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Reference

Title: Survey on Business Attitudes to Intellectual Property 2005
Author: [Mercado Solutions Associates Ltd]
Source:

Intellectual Property Department (Government of Hong Kong SAR)
http://www.ipd.gov.hk/eng/promotion_edu/survey.htm

Year: 2005

Details

Subject/Type: IP Knowledge, IP Protection
Focus: Commercialisation, Economic / Financial Impact, Enforcement, Outreach / Education
Country/Territory: Hong Kong, China
Objective: To investigate businesses’ awareness of and attitudes towards intellectual property rights.
Sample: 1.206 business establishments
Methodology: Mail survey

Main Findings

Intellectual property (IP) awareness of Hong Kong business establishments is generally high and has changed little since 2004: in 2005, about nine in ten respondents were aware that IP covered trademarks (98.7%), copyright (99.8%), patents (98.3%) and designs (88.2%). Consistent with 2004 results, 95.6% considered that it was very or quite necessary to protect IP rights in Hong Kong's business environment. The awareness of IP protection legislation continued to be high (at 92%). As in 2004, an overwhelming majority of businesses surveyed (96.1%) considered IPs valuable assets of a company. Accordingly, 93% (versus 88.4% a year ago) agreed that protecting/registering IP was beneficial to their company (as a protection to prevent others from copying/using their IP; as a means of building up reputation/goodwill, and of earning income).

While 37.4% of respondents (versus 40% in 2004) considered the IP protection in place adequate, more than half (55.7%, versus 54.6% in 2004) did not. While support for "raising awareness of IP rights protection/strengthening education" (at 76.4%), and for increasing penalties for infringements (at 52.1%) has remained stable, stronger enforcement (at 62.2%, versus 54.4% in 2004) seems to have become more important.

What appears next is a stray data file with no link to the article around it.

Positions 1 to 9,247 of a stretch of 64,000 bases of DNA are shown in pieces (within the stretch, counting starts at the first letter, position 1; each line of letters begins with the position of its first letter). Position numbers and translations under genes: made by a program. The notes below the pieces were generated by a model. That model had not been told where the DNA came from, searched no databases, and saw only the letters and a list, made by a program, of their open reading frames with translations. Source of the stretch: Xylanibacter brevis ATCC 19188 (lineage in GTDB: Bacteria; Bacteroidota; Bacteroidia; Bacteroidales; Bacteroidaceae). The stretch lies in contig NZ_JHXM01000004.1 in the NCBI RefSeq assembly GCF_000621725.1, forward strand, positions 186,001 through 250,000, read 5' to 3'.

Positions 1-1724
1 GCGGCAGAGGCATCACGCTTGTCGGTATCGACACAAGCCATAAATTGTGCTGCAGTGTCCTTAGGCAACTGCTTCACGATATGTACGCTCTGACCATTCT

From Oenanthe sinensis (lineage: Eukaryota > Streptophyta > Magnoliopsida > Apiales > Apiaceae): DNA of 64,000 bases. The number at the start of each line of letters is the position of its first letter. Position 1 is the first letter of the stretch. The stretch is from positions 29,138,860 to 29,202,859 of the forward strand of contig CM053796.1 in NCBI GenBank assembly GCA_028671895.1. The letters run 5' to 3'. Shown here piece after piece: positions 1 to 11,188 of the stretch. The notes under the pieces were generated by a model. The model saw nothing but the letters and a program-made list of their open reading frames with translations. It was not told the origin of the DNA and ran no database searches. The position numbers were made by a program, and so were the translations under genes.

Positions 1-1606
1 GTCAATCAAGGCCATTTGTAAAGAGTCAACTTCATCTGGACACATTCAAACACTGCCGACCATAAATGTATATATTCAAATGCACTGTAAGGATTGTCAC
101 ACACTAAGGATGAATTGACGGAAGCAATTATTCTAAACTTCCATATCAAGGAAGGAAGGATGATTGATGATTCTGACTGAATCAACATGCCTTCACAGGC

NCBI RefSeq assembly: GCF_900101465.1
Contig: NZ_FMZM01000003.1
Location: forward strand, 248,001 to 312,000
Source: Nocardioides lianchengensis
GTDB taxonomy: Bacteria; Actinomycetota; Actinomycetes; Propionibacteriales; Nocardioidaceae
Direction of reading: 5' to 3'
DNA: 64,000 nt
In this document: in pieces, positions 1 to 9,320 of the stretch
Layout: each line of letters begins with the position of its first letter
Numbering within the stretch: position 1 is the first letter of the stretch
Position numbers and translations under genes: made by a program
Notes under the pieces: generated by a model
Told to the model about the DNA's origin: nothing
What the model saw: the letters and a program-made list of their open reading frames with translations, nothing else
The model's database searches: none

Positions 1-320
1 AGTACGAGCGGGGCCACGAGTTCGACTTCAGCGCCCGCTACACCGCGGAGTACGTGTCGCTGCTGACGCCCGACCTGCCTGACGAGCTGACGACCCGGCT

22.9% of business establishments (up from 12.5% a year ago) reported having registered IP (trademarks, patens or designs), whereas a majority (77.1%) had not done so. Larger businesses were more likely to have registered IP. Staff specifically responsible for IP management is still not too common: only about one in five businesses (up from one in ten) reported having any employee(s) responsible for IP management. 48.8% of respondents (versus 40% in 2004) would check the Hong Kong trademark register before using/adopting their own trademark, while 51.2% would not; 77.9% (versus 80.9% in 2004) reported searching the patent register so as to avoid infringing others' inventions.

This year, more businesses (89.6%, up from 85.4%) considered IP protection as helpful to the development of local creative industries. As in 2004, about three in four respondents (73.4%) agreed that IP rights protection was helpful for enhancing the creation of business opportunity and wealth, and 71.1% (up from 67.2%) considered it helpful for Hong Kong's overall economic development.

Generally, most business establishments were aware of the Intellectual Property Department (IPD) and its activities; however, knowledge about specific services and activities varied. The most common misconceptions of IPD were that: it receives complaints regarding IP violations (58.4%, similar to 2004); it investigates IP infringements (46.2%, unchanged), and that it is responsible for criminal justice of IP (33.5%, new). The most effective channel for the IPD's advertising and promotional campaigns continued to be TV (with 90.4% encountering IPD activities in that medium), followed by print ad/promotional materials (56.3%, up from 40.9%), radio (51.6%, virtually unchanged), and seminars/exhibitions (23.1%, up from 11.7%). As a year ago, favourable and unfavourable opinions regarding the effectiveness of IPD's outreach activities were evenly split (43.4% considered them effective, while 48.5% did not).

[Date Added: Aug 18, 2008 ]

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